Renowned for his expressive oil paintings, Hong Kong-based British artist Simon Birch has an undeniably impressive portfolio. For his latest project, The 14th Factory, Birch has taken his love of artistic experimentation a step further by ambitiously transforming an entire Los Angeles warehouse into a large-scale exhibition. One installation that has taken the local art scene—and Instagram—by storm is The Crusher (The Talisman), a site-specific piece composed of 300 hanging pitchforks.
As one wanders into the room that houses The Crusher, he or she is greeted by the downturned farming tools’ pointy prongs. The large group of pitchforks is eerily suspended from the ceiling, creating the illusion that they could easily fall at any time. Surrounded by dilapidated whitewashed walls and suspended over a peeling concrete floor, the already disconcerting pitchfork installation is not set in the most idyllic setting. Still, visitors have flocked to The Crusher, eager to stand, sit, or even lie down beneath the menacing collection of pitchforks and prove their prowess.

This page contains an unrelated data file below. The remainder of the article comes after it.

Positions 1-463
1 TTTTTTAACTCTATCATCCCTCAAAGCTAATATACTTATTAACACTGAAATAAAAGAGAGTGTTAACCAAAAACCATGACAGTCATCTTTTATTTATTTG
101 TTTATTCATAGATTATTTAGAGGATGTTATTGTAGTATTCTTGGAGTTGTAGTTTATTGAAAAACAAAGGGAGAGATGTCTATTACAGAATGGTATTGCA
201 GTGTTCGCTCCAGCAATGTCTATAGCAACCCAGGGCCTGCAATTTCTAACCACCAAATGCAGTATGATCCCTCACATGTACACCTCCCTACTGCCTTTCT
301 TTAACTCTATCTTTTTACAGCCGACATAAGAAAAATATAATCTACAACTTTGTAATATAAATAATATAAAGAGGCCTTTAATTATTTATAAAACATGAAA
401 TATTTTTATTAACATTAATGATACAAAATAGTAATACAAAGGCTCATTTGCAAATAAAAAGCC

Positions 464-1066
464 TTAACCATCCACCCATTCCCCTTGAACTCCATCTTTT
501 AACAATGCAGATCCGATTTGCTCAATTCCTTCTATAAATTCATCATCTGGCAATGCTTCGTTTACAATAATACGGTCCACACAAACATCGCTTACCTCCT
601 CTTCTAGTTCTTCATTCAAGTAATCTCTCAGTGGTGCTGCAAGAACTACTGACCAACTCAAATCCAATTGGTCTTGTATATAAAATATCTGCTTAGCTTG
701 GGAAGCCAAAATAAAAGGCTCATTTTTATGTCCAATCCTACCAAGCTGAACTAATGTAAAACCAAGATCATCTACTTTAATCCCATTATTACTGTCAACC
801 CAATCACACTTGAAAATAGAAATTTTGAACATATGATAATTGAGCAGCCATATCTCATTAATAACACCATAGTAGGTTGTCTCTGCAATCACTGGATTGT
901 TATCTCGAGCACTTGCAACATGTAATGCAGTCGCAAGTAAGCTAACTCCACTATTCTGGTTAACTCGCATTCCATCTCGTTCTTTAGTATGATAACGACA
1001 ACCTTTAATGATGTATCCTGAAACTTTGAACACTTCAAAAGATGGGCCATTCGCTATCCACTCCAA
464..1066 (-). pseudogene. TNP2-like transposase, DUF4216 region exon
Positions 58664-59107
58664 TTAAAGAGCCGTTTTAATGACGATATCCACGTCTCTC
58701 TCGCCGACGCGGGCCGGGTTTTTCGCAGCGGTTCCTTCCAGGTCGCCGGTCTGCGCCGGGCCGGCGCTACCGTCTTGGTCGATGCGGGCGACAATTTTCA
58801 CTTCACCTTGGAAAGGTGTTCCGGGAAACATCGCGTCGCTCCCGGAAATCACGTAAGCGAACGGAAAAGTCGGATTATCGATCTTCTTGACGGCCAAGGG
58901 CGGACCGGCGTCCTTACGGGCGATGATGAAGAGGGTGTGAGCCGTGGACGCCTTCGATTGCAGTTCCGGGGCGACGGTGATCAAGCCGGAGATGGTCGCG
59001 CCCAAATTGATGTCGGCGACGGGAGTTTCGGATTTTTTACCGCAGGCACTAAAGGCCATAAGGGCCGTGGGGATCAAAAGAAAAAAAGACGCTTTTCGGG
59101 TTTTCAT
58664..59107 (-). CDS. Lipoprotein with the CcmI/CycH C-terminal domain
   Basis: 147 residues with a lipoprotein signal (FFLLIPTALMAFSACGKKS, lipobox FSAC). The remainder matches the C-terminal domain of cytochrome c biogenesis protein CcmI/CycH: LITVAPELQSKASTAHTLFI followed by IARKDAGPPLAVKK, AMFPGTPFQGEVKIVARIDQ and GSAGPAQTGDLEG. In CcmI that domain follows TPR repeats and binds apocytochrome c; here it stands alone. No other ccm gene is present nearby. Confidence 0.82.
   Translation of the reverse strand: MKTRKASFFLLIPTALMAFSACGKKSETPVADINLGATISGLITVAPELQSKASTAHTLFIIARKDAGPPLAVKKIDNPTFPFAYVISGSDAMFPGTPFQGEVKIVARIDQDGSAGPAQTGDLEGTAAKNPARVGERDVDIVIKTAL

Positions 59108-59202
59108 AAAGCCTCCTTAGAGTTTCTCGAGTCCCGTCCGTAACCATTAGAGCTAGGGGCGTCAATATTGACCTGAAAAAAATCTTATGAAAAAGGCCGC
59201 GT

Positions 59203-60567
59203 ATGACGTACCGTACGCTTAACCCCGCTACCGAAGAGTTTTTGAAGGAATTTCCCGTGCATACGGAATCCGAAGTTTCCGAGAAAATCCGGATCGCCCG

To many people, The Crusher may seem like a unique and unusual addition to Birch’s portrait-centric portfolio. However, according to his website, Birch is currently exploring creative avenues—namely, the film and installation realms—outside of his iconic large, figurative oil paintings. Ultimately, though stylistically and conceptually different from his previous works, The Crusher retains the artist’s avant-garde approach to art and captures his imaginative aesthetic.